In the spirit of homespun economy, start your shopping trip chez vous and look through the clothes you already have. There will be things you can customise or have altered – turning trousers into shorts, for example, or having darts put in a dress to give it a different fit – which are cheaper than buying a new item. But first edit out things that don't fit or that you'll simply never wear: "If you haven't already made a piece work, you're not going to," says Slader. Just looking through things you may have forgotten about may be enough to slake your sartorial thirst for the time being. Luke Wohlgemuth-Browne owns the London vintage store Stromboli's Circus: "We all have items which can be worn again in a fresh way by adding different accessories. And if your parents still have some of their old clothes, root around and see if that old cardigan or 1970s dress will help transform your winter wardrobe into fresher springtime looks."

Once you're in the shops, stick to a strict "cost-per-wear" rule: the price of an item divided by the number of times you're going to wear it in a given period. New Look's bouclé jacket (as modelled by Alexa Chung) costs £45, and is versatile enough to wear to your desk or on a date. Jane Fletcher is head of design for the brand: "It's very important that we provide value, whether it's in price or a point of difference, like embellishment or detailing." At three wears per week over three months, the jacket works out under £2 a time.

"We're all amateur economists these days," comments Kathryn Finney, "Cost-per-wear makes us focus on utility and value. If something's only £5 and you don't wear it, that's £5 wasted."

So, if shoppers are concentrating on value and usefulness, does this mean that "trends" as we have known them are over? "No," says Slader, "we're saying invest in new classics that will highlight what you have, like this spring's 'boyfriend cardigan' that you can belt over your old floral dress. You can reflect a season without having to buy masses." Avansino agrees: "People want to feel they are making a worthwhile investment; we saw this on the catwalks at the most recent shows with designers providing 'the best' blazer or 'the most classic' coat." Her tips are to make sure you have a statement necklace (try Freedom at Topshop), and she praises Warehouse's boyfriend jeans. Top off with a strong-shouldered blazer, and you have this season's key pieces that will work with what you already own.

Where to go

Roger Walker-Dack has been MD of Designer Warehouse Sales for 22 years. The company hosts regular events in London at which shoppers can pick up pieces from the likes of Martin Margiela, Nicole Farhi and Vivienne Westwood at up to 60 per cent below the original prices. "Go to places that are used to discounting clothes," he advises, "you'll find the bargains are getting better and better." Similar warehouse events happen across the country, so check the website (dwslondon.co.uk) where you can also find tips on how to navigate the vast sales.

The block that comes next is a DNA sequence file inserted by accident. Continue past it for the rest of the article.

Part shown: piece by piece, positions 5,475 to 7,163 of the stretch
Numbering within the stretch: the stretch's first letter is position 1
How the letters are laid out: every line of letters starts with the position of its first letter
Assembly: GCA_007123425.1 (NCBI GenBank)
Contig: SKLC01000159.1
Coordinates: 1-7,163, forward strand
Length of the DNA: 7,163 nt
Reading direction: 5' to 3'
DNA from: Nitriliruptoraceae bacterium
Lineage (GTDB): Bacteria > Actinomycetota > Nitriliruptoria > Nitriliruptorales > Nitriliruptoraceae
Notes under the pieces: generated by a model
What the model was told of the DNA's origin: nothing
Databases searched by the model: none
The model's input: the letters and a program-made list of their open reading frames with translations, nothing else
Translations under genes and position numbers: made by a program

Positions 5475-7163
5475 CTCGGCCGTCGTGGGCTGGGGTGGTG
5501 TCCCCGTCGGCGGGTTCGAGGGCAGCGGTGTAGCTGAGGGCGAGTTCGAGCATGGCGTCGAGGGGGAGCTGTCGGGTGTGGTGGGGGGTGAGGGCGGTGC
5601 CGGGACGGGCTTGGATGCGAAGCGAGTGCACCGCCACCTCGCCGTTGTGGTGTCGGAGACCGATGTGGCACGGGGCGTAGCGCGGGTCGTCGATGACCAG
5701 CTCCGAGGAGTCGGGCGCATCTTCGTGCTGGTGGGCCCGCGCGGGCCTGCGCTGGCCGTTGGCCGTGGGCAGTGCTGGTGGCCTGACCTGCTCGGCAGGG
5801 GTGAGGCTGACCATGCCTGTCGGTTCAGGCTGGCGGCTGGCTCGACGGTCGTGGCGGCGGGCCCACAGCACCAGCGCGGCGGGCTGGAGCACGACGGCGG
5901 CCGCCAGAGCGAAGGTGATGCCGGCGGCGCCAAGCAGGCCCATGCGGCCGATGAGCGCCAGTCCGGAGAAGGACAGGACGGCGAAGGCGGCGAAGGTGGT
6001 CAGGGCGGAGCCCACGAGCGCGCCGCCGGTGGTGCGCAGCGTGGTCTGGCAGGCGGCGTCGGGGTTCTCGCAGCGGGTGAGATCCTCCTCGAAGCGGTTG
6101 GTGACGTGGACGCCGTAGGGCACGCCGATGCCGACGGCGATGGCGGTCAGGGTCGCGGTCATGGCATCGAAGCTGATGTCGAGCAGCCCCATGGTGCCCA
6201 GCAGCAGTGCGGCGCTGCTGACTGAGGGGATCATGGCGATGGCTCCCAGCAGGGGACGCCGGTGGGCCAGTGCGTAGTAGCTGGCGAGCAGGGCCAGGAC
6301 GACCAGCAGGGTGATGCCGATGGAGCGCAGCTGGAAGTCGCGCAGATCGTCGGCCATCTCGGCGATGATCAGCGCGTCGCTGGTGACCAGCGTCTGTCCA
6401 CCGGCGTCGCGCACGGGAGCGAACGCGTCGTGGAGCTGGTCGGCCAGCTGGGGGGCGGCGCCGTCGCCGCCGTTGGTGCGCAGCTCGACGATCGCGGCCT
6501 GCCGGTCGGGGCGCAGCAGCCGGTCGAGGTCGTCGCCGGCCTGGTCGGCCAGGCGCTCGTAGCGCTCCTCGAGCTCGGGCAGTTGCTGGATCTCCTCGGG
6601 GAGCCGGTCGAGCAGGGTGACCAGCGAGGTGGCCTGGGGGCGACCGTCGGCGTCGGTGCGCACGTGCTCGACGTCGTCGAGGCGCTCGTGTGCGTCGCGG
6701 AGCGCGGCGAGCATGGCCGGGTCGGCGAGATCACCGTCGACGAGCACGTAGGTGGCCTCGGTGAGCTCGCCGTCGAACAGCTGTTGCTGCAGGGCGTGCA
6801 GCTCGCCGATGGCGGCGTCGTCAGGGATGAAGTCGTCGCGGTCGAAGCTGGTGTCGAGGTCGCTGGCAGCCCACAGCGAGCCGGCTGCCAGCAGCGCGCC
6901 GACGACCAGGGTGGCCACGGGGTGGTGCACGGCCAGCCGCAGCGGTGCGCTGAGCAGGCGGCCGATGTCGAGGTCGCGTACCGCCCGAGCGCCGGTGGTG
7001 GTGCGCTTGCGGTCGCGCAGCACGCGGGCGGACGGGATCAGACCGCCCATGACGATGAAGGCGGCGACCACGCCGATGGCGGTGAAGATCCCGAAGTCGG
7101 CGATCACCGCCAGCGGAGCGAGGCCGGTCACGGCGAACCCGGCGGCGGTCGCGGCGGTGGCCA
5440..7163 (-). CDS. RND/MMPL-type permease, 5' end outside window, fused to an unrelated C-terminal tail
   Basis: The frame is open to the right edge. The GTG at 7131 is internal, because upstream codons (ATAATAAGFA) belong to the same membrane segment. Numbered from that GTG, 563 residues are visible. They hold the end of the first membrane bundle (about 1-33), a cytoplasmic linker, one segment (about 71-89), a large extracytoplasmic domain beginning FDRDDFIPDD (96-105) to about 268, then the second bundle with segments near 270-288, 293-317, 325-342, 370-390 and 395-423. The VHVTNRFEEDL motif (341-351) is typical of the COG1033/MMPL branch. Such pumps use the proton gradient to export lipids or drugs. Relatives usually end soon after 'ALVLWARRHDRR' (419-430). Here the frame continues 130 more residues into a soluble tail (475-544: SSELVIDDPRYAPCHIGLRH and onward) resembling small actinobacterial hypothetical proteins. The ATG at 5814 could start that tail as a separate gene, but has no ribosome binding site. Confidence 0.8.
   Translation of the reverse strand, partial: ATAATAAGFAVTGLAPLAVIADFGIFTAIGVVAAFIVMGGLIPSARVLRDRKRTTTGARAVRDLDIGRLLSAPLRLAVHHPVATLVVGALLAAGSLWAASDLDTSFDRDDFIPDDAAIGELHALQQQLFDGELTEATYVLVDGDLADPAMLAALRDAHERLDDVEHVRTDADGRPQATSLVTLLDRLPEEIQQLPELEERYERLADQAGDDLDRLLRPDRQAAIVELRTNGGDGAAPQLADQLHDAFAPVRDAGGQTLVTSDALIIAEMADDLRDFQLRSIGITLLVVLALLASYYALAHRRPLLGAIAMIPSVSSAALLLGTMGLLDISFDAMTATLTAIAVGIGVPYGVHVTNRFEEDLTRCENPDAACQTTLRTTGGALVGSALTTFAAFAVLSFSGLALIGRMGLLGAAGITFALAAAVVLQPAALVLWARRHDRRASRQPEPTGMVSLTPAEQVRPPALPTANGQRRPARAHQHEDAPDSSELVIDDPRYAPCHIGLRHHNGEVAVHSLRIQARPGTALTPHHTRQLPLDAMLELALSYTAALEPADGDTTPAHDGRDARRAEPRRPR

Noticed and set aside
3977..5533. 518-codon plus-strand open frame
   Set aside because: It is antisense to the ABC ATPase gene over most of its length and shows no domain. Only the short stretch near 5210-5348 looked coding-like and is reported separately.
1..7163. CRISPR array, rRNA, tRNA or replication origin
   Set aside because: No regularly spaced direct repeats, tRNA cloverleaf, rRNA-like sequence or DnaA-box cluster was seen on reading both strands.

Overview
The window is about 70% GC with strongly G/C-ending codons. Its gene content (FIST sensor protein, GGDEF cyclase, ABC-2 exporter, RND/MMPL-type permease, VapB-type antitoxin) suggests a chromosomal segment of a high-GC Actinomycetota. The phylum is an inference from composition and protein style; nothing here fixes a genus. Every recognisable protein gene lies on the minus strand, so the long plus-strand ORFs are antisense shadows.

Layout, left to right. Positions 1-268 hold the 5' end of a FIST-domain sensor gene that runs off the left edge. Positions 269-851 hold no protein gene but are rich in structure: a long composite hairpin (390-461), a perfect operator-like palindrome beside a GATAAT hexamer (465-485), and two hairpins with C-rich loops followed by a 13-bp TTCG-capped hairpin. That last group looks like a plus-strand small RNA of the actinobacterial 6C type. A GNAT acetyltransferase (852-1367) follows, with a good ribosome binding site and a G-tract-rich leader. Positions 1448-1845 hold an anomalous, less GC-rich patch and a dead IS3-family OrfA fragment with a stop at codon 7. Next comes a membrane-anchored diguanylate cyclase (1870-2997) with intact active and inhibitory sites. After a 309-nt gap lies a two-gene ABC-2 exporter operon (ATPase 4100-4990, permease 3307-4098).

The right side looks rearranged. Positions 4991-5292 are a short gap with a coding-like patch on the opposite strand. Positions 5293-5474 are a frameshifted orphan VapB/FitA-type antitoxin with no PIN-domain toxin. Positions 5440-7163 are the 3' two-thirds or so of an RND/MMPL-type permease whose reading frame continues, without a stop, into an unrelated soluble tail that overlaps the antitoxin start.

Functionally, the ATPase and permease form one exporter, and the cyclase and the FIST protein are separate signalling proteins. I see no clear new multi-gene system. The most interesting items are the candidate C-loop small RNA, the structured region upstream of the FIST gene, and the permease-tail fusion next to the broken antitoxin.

Listings magazines also carry details of sample sales and vintage fairs. "I like the Alexandra Palace fair and Portobello Road for special items," says Luke Wohlgemuth-Browne. You can also try hosting swap nights with friends or attending "swishing" parties (see swishing.org), where you pay a small fee to offload your unwanted items and have a dig through other people's.

Oxfam launched its flagship boutique in London's Westbourne Grove last May, and others around the country will follow this year. I left the London store recently with a pair of Bally shoes (£12), a Chloe shift dress (£12) and a Burberry mac (£60), but they also stock a wide range of second-hand high-street pieces at great value prices.

Vintage stores also offer a level of quality that recent fast fashion has erased from our memories. But remember that the key to shopping on a budget is imagination and individuality, so don't be afraid to look at new styles or trends. Use the cost-per-wear equation and keep impulse buys to a minimum, and you're guaranteed to come off well in the long run. The fashion illustrator and artist Julie Verhoeven is an expert in idiosyncratic style and is known for her kooky, eclectic look: "I often find interesting accessories in party stores," she says. "And theatrical make-up suppliers are great place for experimenting with colours. Finally, invest in some red shoes – they lift an outfit and inject style. Less Home Counties and more razzle-dazzle!"

And if you still find yourself trawling the shops with your beleaguered bank-card, simply click your heels together and say, "There's no place like home."

The John Lewis Fash-Efficiency Classes are now running nationwide, 08456 049 049 for details. The Designer Warehouse Sale is on this weekend; see dwslondon.co.uk for details